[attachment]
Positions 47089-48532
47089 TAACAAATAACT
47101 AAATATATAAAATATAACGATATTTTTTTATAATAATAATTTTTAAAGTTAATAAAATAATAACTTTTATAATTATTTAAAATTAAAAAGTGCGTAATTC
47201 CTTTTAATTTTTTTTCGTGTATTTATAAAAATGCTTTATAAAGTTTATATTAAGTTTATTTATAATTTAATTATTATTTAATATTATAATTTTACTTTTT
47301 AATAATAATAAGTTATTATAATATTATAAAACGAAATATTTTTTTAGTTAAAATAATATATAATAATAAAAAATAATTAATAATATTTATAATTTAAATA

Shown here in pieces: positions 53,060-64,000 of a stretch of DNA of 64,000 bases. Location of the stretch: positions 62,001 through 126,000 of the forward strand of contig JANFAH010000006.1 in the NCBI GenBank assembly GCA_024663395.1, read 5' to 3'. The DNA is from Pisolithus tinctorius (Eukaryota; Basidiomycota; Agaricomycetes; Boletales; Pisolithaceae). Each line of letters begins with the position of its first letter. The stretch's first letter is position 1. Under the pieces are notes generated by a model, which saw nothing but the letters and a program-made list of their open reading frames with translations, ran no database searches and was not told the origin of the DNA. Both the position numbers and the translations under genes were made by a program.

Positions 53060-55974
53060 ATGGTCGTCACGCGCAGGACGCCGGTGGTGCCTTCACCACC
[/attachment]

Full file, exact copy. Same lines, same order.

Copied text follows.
Positions 47089-48532
47089 TAACAAATAACT
47101 AAATATATAAAATATAACGATATTTTTTTATAATAATAATTTTTAAAGTTAATAAAATAATAACTTTTATAATTATTTAAAATTAAAAAGTGCGTAATTC
47201 CTTTTAATTTTTTTTCGTGTATTTATAAAAATGCTTTATAAAGTTTATATTAAGTTTATTTATAATTTAATTATTATTTAATATTATAATTTTACTTTTT
47301 AATAATAATAAGTTATTATAATATTATAAAACGAAATATTTTTTTAGTTAAAATAATATATAATAATAAAAAATAATTAATAATATTTATAATTTAAATA

Shown here in pieces: positions 53,060-64,000 of a stretch of DNA of 64,000 bases. Location of the stretch: positions 62,001 through 126,000 of the forward strand of contig JANFAH010000006.1 in the NCBI GenBank assembly GCA_024663395.1, read 5' to 3'. The DNA is from Pisolithus tinctorius (Eukaryota; Basidiomycota; Agaricomycetes; Boletales; Pisolithaceae). Each line of letters begins with the position of its first letter. The stretch's first letter is position 1. Under the pieces are notes generated by a model, which saw nothing but the letters and a program-made list of their open reading frames with translations, ran no database searches and was not told the origin of the DNA. Both the position numbers and the translations under genes were made by a program.

Positions 53060-55974
53060 ATGGTCGTCACGCGCAGGACGCCGGTGGTGCCTTCACCACC